Someone once said, “time is money.” They couldn’t have been more right.
It seems as though there’s no excuse to let things lag when we’re constantly connected by smartphone to the internet, emails and other apps that make it easy to keep up with everything.
Still, with all of this technology at our fingertips, it can still be hard to be productive when you’re outside of the office. That connectedness can have a negative effect on your productivity, after all. But if you know how to focus and get your work done on the go, well, you’re simply owning the 21st century.
Want to know how to do it? Here are six ways to be productive when you’re on the move.
1. Know How Connected You’ll Be
This likely applies most to workers who travel to work via bus, train or other forms of public transit. You might also want to consider your connectivity potential before you get on an airplane, even though most modern jets have wi-fi on-board.
If you know your commute has a shoddy signal, don’t spend the entire time trying to download your emails, for example. Plan your productivity around how much you’ll be connected to the web. Perhaps you can read over meeting notes on paper or flip through your agenda to remember what’s coming up that day. Choose an activity that doesn’t require the internet if you know you won’t have access.
2. Focus on One Thing at a Time
If you’re going to get stuff done on the go, then you can’t let your attention flit from one window to another, touching on a handful of tasks without completing one.
Instead, focus on one thing until you’ve finished it, then move on to the next. Your brain will work way too hard if you do one task, almost finish it, then switch to something else. This is called interrupted task switching, and it makes your life a straight-up misery. That’s because you’ll have to take time to get reacquainted with what’s at hand, remember how much progress you’ve made, etc.
So, start on something and finish it, whether on your commute or in the office. Then, onto something else.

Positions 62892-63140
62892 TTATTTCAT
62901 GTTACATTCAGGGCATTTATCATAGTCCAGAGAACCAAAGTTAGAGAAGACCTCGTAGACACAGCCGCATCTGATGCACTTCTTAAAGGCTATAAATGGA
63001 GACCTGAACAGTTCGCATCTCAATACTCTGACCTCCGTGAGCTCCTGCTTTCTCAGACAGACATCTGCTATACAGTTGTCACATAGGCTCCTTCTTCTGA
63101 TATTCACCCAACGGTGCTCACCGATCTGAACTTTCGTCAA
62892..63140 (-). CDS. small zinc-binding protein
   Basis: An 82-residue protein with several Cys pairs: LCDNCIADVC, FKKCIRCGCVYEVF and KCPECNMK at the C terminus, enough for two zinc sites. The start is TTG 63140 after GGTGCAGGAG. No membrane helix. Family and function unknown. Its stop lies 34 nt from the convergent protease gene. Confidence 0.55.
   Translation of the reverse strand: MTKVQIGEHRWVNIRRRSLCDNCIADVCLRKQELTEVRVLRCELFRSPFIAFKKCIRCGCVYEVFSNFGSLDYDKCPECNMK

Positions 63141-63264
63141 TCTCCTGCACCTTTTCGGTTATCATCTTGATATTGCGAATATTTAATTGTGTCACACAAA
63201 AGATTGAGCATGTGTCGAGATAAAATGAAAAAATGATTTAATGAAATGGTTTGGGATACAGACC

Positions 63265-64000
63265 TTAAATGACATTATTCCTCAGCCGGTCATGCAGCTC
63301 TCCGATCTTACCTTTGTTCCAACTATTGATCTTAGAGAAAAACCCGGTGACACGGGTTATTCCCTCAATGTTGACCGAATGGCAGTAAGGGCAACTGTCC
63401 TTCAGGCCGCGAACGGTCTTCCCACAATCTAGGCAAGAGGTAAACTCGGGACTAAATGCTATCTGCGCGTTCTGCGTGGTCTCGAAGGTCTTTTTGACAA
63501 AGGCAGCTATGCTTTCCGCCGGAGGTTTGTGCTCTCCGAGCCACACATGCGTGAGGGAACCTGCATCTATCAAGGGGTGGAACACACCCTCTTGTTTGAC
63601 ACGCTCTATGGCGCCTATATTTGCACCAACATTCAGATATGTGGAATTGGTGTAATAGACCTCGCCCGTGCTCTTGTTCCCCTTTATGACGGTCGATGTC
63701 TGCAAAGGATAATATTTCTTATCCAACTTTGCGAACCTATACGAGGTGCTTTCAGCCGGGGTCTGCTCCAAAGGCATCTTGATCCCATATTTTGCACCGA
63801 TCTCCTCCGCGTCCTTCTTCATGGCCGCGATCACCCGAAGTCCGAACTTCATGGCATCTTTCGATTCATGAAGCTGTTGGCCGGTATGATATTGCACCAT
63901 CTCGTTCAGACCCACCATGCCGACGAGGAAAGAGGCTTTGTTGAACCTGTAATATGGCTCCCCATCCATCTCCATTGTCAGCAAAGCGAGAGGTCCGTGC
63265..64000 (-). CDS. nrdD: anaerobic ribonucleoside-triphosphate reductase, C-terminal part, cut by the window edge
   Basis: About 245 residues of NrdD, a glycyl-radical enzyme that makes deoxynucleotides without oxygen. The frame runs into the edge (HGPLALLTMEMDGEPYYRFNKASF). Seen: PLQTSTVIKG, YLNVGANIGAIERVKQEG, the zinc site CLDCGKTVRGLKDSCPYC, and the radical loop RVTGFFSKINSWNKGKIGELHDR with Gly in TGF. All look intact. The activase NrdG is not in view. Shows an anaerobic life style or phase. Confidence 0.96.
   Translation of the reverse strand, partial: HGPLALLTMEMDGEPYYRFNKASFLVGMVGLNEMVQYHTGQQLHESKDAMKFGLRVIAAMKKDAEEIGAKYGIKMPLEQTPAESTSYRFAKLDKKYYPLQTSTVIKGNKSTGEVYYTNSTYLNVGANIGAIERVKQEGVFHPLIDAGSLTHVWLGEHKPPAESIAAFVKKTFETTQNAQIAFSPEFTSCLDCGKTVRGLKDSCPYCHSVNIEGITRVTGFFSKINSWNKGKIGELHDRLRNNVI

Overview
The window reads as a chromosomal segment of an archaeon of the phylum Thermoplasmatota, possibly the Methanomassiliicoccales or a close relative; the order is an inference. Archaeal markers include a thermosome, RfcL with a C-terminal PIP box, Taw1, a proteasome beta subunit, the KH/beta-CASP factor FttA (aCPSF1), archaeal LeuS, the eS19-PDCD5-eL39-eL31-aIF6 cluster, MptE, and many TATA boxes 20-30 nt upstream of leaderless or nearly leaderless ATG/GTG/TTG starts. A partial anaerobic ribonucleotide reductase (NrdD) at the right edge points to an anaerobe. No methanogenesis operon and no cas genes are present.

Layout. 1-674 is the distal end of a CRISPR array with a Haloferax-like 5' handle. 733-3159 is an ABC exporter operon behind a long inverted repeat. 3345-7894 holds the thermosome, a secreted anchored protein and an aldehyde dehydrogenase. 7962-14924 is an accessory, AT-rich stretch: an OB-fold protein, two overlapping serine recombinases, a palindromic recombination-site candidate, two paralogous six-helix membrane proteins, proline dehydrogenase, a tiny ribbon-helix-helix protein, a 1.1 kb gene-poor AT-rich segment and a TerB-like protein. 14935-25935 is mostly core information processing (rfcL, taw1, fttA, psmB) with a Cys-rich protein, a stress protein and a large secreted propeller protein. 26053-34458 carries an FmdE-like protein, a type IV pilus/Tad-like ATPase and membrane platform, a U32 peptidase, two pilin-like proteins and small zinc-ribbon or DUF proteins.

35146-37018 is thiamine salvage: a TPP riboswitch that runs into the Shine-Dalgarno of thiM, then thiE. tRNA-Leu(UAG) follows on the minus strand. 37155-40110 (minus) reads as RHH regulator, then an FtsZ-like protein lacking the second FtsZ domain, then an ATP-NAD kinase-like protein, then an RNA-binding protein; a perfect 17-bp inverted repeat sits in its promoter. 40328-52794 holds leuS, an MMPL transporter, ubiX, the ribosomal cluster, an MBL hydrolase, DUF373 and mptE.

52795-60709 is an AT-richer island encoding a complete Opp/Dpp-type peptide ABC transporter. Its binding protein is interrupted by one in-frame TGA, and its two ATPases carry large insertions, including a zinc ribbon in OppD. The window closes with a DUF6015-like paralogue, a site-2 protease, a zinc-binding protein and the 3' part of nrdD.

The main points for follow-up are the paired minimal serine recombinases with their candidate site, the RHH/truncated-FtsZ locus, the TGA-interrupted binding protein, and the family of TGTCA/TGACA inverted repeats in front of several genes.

3. Schedule a Conference Call
There are all different types of conference calls. Some require you to look over memos or figures. But if you just need to chat and check in with team members, well, who’s to say you can’t do that on the go?
Your morning or evening commute is the perfect place to schedule in a conference call, especially if you drive to the office. Simply use a hands-free device to get on the line and conduct your entire conversation before you’re even at the office. Voila, you’ve just spent your hour pre-work getting something done so you can focus on everything else once you arrive.
4. Prep for the Background Noise
You won’t be shocked to hear — pun not intended — that commuter buses and trains aren’t quiet places. Between screeching tires, the rumble of conversation and the announcements from drivers and conductors, well … you would have to be a very focused individual to persevere and be productive during all that.
That’s why, normal, easily distracted people, you must bring along a pair of headphones so you can work on the go. If you have high-quality, noise-cancelling ones, pop those on or in, and work in the silence. You might want to turn on some non-distracting tunes if your headphones aren’t as noise-cancelling, though. Again, this is a trick you can use in the office, too, once you arrive, if your co-workers’ chattiness is getting in the way of you owning your day’s work.
5. Find the Places You Work Best
Okay, so not everyone is going to be great at working while in a moving vehicle. That’s fine. But for some business commuters — we’re talking airport people — there are more options than blazing through emails on a crowded train.
Instead, you can find the quietest coffee shop in the terminal or stake out a seat at your gate early and power away at your computer until the plane arrives. In fact, you might just find those few minutes before your flight takes off are the most productive of the day. You’re trying to wrap up before boarding — you know, since it’s so hard to put down and pick tasks back up later on — so you power through and get it done just in the nick of time.
6. Don’t Forget Your Devices — or Accessories
Are you the person whose smartphone battery dies every two hours? If so, this isn’t a reliable device for your productive travel time. Bring along your battery-conscious tablet, for example, or make sure you have an on-the-go charger or charging cable so you can use the devices you need during both your morning and evening treks.
The same goes for airports. What if you have a delay and need to plug your computer into the wall for a bit of extra juice? Keep those cables with you rather than stowing them into checked luggage so you can give your device the jolt it needs, whenever it needs it. The same goes for your phone, tablet, etc. Keep your chargers close, and your productivity will be closer.
How do you plan to make sure your travel time is no longer wasted? Let me know how the above tips worked — or add some of your own below.